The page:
Skip to main content

EIA: US LNG imports reach historic lows in 1H22

Published by
Hydrocarbon Engineering,

In the first six months of 2022, US LNG imports reached their lowest level in at least 15 years, averaging 77 million ft3/d, compared with the five-year (2017 – 2021) average for the same period of 174 million ft3/d. LNG imports are usually at their highest level in the winter months of October through March. This past winter, LNG imports averaged 93 million ft3/d, which is significantly lower than in the winter of 2006 – 2007, when LNG imports averaged 1.8 billion ft3/d.

As a share of US total natural gas imports, LNG imports accounted for less than 1% in 2021, down from almost 17% in 2007. LNG imports peaked in April 2007 at 3.3 billion ft3/d, and they accounted for almost 26% of total natural gas imports. Over the past five years, LNG imports were at their highest level in January 2018 averaging 0.5 billion ft3/d, or almost 6% of total natural gas imports that month.

Before 2010, the US was expanding its LNG import infrastructure. Eight LNG import terminals were built between 2005 and 2011, increasing the number of US terminals to 12. Domestic dry natural gas production began to grow rapidly around the same time and eventually many of those LNG import terminals were reconfigured into LNG export terminals.

US dry natural gas production grew by nearly 80% from 2007 to 2021, displacing LNG imports, which declined rapidly during this period. Natural gas production has increased primarily in three production regions — Appalachia, Permian, and Haynesville. Production from the Appalachian Basin, which includes the Marcellus and Utica shale formations in the Northeast, accounted for 31% of total US natural gas production in 2021.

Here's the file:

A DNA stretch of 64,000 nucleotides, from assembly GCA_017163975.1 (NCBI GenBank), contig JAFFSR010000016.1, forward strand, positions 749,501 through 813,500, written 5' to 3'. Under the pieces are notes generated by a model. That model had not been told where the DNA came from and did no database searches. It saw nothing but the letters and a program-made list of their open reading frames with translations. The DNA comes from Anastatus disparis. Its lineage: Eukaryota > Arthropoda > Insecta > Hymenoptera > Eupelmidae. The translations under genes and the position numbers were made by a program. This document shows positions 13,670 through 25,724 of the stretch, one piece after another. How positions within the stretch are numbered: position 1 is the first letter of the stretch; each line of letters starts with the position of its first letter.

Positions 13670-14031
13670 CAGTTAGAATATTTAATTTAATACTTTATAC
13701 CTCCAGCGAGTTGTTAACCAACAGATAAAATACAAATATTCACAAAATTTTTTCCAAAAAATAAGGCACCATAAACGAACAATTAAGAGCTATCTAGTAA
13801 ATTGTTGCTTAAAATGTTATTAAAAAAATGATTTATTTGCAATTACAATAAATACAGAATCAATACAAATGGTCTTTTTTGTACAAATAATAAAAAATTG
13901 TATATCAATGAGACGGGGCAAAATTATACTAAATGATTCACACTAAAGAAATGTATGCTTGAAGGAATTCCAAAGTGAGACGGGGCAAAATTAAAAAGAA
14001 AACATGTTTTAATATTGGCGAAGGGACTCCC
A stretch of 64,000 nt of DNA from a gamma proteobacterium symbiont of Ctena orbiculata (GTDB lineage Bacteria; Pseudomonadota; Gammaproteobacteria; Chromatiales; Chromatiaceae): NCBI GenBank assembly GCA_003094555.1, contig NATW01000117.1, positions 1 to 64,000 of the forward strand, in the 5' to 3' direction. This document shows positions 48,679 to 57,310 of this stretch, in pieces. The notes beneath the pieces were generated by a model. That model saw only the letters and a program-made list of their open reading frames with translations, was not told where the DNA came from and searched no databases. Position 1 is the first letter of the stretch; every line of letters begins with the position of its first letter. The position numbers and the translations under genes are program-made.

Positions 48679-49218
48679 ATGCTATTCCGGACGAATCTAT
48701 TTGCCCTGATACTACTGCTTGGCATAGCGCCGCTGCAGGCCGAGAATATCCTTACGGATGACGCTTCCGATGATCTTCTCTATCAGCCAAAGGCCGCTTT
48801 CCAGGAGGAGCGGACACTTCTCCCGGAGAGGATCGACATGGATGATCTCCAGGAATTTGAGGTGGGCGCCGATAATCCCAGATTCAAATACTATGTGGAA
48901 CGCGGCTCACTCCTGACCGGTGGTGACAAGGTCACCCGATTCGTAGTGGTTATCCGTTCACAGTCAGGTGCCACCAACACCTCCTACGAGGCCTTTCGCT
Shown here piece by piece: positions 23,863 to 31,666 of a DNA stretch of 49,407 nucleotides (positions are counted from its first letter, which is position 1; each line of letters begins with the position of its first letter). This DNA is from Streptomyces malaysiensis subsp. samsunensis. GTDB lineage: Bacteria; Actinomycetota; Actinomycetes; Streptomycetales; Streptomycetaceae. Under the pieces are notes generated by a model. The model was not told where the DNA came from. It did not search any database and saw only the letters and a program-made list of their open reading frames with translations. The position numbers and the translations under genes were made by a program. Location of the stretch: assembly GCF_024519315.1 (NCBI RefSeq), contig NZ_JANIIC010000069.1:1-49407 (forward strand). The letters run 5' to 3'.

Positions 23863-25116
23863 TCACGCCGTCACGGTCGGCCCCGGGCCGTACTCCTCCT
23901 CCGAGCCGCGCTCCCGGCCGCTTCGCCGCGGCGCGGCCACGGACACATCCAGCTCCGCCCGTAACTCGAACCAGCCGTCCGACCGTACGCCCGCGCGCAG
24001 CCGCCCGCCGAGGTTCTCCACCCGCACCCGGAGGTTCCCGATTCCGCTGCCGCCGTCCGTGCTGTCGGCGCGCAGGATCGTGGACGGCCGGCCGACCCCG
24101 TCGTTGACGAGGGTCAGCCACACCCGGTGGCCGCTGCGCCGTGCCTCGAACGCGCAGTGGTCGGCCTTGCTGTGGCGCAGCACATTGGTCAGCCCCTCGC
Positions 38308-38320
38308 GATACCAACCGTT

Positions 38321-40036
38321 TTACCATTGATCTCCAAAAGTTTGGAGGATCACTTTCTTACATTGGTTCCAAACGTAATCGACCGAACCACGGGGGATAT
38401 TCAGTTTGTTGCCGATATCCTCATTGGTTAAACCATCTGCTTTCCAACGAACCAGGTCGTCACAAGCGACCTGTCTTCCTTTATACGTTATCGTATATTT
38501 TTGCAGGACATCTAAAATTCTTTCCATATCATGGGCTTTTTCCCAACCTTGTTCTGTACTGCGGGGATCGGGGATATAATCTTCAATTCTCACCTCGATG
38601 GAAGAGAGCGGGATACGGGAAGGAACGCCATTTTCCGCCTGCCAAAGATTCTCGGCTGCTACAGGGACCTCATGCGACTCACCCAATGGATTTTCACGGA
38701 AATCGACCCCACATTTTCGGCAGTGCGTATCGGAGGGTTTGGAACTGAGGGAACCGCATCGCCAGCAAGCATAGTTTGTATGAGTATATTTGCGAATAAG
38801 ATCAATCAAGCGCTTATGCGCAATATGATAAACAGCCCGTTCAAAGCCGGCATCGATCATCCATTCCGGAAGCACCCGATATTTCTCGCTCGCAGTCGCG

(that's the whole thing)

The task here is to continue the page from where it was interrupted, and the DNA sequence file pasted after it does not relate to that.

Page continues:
With the growth in natural gas production, several pipeline projects were completed, improving the delivery of natural gas supplies from producing regions to consumption centres across most of the country. However, even after the completion of some projects, such as the Algonquin Incremental Market (AIM) project, supplies by pipeline into the New England market can be constrained during periods of peak demand. As a result, New England continues to rely on LNG imports, particularly during the winter when demand for natural gas is high. On peak demand days, imported LNG can contribute up to 35% of New England’s natural gas supply.

LNG imports can be a key marginal source of supply during times of high demand and help moderate natural gas prices. Almost all LNG imported into the US today is delivered into the New England market at the import terminals in the Boston, Massachusetts, area— Constellation Energy’s Everett LNG Facility in Boston Harbor and Excelerate Energy’s Northeast Gateway in Massachusetts Bay. From November 2021 through March 2022, nine vessels carrying LNG from Trinidad and Tobago delivered 16.8 billion ft3 of LNG to the two terminals.

Read the article online at:

You might also like


Embed article link: (copy the HTML code below):